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Dodd-Frank and the End of the Ban on Horsemeat

Daily Update


Dodd-Frank and the End of the Ban on Horsemeat

Today in the News

Barney Frank

The House Committee on Financial Services---which Barney Frank chaired up until now---is voting to revise key provisions of Dodd-Frank.

Director of the Center for Investors and Entrepreneurs John Berlau comments.

"Democrats supporting these bills will say this is not a reversal of Dodd-Frank, it’s a clarification. They will say the regulators got it wrong, and the law never intended for farm co-ops to be regulated as 'swap dealers,' or for airlines and manufacturers to be forced to put up billions more in cash to buy derivatives to hedge oil prices. But the fact that the original law’s language in this area was so broad and vague highlights the flaws of the process under which Dodd-Frank was rammed through Congress in 2010."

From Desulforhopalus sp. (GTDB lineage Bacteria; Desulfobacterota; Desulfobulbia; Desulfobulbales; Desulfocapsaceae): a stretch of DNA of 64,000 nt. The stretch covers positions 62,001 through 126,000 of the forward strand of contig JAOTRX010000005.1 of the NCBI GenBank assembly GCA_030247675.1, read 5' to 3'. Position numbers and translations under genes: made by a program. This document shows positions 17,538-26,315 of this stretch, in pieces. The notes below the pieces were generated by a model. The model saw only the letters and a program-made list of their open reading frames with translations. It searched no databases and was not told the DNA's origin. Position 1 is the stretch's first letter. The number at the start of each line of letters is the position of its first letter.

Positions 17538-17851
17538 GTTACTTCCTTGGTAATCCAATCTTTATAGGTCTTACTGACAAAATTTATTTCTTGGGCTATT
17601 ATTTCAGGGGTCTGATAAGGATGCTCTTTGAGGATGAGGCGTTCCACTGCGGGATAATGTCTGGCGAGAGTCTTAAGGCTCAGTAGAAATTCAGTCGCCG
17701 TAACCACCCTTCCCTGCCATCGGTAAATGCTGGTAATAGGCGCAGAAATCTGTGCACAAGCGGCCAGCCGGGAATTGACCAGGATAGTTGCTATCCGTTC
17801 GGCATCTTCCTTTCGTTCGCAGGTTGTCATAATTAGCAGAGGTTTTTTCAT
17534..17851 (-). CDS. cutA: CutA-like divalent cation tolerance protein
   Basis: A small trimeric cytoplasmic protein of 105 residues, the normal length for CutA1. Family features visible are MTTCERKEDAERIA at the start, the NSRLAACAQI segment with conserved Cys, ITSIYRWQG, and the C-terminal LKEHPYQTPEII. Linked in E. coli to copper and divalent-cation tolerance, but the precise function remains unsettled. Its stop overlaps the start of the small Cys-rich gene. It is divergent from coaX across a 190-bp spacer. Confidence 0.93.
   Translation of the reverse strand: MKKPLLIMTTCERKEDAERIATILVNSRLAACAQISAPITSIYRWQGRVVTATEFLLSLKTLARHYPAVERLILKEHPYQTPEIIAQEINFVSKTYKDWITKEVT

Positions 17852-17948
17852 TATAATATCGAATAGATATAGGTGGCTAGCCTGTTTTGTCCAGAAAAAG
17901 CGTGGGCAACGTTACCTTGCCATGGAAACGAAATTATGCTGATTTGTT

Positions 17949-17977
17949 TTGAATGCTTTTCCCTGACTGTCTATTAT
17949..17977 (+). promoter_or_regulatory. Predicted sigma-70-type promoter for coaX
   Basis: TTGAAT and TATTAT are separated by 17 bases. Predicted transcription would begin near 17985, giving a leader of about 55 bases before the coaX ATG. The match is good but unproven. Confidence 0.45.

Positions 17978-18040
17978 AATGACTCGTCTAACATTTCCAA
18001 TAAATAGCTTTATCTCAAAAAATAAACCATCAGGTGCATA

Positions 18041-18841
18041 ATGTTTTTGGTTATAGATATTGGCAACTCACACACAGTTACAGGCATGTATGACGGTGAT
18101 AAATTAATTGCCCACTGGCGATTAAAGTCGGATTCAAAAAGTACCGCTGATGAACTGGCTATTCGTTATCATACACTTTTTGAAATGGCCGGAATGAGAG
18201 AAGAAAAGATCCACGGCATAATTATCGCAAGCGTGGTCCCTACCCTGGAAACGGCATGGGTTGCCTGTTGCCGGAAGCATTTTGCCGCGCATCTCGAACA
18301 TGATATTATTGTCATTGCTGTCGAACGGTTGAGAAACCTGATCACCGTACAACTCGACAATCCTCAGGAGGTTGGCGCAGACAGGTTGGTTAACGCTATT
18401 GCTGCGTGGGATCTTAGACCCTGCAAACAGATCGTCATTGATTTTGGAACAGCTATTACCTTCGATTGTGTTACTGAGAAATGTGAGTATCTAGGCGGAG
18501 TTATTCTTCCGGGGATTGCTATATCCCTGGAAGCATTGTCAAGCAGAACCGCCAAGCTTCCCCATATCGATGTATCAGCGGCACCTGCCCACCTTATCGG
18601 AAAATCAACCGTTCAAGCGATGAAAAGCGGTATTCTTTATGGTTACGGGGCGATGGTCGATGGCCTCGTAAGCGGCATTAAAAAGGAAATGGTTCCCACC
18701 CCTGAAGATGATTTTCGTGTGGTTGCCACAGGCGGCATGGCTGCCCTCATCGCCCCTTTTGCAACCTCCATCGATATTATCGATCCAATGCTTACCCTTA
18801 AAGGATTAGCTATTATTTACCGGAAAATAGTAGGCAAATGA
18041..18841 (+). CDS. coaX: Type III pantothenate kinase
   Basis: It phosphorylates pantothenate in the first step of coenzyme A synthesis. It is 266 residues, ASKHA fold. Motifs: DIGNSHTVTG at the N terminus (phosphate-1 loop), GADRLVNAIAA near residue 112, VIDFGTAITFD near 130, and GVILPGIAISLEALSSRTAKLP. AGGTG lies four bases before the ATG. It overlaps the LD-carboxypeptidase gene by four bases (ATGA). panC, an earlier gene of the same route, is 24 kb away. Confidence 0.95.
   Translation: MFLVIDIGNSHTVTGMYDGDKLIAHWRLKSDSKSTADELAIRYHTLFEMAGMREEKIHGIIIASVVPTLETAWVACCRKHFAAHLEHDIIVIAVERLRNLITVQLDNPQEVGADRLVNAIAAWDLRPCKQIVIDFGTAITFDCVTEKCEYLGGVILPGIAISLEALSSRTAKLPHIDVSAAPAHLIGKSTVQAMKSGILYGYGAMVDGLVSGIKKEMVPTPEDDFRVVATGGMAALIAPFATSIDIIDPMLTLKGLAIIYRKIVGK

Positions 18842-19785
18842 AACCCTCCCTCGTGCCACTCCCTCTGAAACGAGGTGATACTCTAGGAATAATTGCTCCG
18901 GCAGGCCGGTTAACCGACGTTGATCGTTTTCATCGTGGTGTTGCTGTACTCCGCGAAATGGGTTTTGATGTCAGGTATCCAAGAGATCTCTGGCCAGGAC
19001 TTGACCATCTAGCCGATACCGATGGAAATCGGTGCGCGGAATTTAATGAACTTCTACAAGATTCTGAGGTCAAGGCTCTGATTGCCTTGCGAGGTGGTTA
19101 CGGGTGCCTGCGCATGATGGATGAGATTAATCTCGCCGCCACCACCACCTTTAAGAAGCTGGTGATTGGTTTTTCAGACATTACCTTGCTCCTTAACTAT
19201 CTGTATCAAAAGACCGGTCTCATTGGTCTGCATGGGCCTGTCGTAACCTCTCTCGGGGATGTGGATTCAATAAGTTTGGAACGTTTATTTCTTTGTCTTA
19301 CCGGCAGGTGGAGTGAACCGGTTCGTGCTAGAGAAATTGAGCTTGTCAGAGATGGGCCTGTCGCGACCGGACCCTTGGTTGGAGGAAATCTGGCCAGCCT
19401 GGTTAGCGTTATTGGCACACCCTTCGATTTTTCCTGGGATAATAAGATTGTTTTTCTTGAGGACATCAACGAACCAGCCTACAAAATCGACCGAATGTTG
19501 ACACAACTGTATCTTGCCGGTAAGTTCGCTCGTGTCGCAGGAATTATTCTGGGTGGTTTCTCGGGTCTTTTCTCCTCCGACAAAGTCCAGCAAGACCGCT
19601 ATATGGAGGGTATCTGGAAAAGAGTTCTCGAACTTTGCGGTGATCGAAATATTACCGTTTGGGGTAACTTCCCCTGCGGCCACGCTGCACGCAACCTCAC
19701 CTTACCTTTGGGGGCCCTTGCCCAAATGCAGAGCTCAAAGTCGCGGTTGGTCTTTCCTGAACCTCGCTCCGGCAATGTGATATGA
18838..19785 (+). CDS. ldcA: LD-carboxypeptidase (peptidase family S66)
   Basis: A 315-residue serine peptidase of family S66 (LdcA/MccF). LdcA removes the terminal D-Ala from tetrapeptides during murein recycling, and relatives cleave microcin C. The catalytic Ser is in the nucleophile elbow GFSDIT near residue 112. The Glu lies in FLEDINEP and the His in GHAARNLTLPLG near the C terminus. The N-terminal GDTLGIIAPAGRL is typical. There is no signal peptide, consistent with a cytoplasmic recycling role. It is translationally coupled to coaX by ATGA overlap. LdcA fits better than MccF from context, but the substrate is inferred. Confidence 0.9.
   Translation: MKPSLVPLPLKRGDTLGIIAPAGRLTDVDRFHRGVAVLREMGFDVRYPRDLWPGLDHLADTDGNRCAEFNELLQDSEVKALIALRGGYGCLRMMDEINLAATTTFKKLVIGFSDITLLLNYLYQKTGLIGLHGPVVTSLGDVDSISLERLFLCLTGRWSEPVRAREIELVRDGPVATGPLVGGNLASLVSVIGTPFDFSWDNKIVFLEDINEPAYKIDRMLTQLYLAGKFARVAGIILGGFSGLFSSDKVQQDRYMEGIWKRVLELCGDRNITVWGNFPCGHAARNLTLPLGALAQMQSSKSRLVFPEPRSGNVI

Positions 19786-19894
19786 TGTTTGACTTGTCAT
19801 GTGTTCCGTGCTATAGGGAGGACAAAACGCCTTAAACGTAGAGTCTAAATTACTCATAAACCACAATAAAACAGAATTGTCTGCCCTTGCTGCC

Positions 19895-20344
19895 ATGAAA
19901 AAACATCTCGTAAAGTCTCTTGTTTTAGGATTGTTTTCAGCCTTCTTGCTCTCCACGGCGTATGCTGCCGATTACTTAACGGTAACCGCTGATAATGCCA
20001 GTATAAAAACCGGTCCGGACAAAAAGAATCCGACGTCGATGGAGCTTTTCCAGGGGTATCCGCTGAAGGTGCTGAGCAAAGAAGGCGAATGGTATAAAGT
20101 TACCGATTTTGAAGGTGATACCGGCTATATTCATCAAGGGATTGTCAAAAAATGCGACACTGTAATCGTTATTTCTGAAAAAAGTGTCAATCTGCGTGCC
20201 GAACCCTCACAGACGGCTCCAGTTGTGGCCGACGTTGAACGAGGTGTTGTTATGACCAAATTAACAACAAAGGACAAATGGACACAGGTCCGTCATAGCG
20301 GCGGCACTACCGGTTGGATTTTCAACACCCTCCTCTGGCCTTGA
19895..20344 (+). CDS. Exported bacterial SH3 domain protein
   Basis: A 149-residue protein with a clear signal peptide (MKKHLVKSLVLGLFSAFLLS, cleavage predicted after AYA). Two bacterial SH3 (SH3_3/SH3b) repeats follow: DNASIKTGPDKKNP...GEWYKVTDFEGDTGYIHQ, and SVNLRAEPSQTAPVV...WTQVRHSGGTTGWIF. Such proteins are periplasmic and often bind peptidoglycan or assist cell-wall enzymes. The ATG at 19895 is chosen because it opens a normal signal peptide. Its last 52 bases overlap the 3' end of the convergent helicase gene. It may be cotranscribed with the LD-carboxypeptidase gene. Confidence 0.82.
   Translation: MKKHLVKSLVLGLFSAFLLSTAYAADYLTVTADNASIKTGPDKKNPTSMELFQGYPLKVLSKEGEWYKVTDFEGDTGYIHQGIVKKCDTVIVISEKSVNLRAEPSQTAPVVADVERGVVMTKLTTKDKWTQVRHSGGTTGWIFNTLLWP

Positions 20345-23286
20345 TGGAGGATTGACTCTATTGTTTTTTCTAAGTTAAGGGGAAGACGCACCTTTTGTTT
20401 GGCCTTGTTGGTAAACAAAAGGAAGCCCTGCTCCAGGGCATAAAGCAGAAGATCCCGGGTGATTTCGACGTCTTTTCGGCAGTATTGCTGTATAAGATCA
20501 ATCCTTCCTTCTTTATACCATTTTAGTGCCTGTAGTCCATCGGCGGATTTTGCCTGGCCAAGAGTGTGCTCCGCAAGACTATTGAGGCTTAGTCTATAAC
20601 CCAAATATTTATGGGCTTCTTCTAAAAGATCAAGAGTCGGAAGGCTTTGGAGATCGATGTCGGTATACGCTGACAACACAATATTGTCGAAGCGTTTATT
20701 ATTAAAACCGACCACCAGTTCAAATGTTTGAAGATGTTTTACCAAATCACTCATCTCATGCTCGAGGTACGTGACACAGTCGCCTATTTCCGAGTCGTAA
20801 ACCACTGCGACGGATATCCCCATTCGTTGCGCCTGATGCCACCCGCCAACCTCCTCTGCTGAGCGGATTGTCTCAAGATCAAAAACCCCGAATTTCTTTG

This month, Congress lifted the federal ban on horsemeat.

Fellow in Regulatory Studies Ryan Young comments.

"[The ban] actually made them worse off. Some older horses unable to do farm work that would have been slaughtered were instead mistreated, neglected, or abandoned. Last year, about 138,000 horses were taken to slaughterhouses in Canada and Mexico, defeating the very purpose of the ban. Recognizing its failure, the ban was lifted earlier this month. Congress and President Obama did the right thing. Now at least one slaughterhouse is expected to open in the next few months. That should create a few jobs at a time when a lot of people could really use one. Most of the meat will be exported to Europe and Asia, since horsemeat doesn’t appeal to American tastebuds."